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So you think boys can dance?

Saturday my 5-year-old daughter celebrated a friend’s birthday at a cooking party. While waiting for the chicken fingers to bake, all of the boys and girls gathered for a living room dance party. Now tell the truth: how many of you have enjoyed a kitchen dance party with your own kids while waiting for dinner to cook? I know I have.

Also last week, my 7-year-old son came home with an account of recess. According to my first grader, the boys went to one side to play football while the girls sang and danced. My son watched the girls for a while before joining the boys. To be clear, not every boy played football and not every girl sang and danced. But there were no girls and boys playing together. No girls throwing the ball. No boys singing and dancing.

Why? This was recess, not a teacher-directed activity. The children themselves divided up for these activities. And at seven years of age, apparently singing and dancing are “girly” activities.

Most of my son’s friends are other boys. But he sings in the choir at church and really enjoys it. He likes to dance around the house even though he’s not involved in any kind of organized dance class. And if we think about men and women making a living singing and dancing, many of them are men! Think about your favorite singers—there’s a good chance they dance too.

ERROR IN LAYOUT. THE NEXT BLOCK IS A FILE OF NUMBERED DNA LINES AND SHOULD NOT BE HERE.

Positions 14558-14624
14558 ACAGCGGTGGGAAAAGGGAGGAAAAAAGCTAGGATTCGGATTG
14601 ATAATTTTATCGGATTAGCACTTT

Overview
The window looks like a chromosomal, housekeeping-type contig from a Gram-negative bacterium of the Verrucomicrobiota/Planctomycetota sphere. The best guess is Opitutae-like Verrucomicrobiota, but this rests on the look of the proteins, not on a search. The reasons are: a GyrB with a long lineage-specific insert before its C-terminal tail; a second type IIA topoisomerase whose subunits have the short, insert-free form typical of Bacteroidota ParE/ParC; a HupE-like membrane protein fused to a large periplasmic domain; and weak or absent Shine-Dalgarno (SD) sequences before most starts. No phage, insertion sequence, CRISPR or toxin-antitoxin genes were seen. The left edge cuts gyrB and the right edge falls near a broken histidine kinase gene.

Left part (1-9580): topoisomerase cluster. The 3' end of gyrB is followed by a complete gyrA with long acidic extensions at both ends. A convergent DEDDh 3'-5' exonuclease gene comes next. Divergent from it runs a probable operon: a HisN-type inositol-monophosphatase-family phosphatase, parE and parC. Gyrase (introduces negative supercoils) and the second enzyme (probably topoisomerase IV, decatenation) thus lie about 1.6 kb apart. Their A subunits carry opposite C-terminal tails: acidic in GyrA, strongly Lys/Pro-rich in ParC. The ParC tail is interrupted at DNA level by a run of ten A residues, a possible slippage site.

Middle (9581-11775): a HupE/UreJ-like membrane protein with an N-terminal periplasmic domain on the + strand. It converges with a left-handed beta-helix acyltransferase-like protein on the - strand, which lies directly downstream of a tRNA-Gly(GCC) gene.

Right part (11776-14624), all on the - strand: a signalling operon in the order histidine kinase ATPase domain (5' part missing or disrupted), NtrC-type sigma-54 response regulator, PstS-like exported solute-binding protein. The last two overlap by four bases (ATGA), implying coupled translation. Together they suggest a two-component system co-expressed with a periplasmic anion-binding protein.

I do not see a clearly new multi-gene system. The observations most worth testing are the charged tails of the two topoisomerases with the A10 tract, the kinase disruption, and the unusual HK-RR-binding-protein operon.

I hope my son and daughter grow up to feel comfortable using their bodies as gifts: staying active by throwing and catching, running and jumping, and yes, dancing. I hope they use their voices to sing as well as talk. God has given them many interests and gifts unrelated to gender.

Let’s reclaim singing and dancing as something all our kids can do. Let’s encourage all our kids to throw a football. I’m fine with girls wanting to play with other girls and boys wanting to play with other boys. But as soon as singing becomes something only girls do, what does that mean for our worship services? Should only girls and women sing to the Lord? No, we all have voices to raise in worship. We all have hands to clap and feet to tap. Let’s encourage our kids to sing, to dance, to throw, to catch.

In two years when my daughter is seven, I hope she’ll still be dancing alongside boys at birthday parties and recess alike.

Anna Moseley Gissing

Anna Moseley Gissing is Associate Academic Editor of InterVarsity Press. She is a member of the Redbud Writers Guild, and her writing has been published in Let us Keep the Feast and Not Alone: A Literary and Spiritual Companion for Those Confronted with Infertility and Miscarriage. She lives in the Chicago area with her husband and two kids, and she aspires to more reading, more writing, and more patience.

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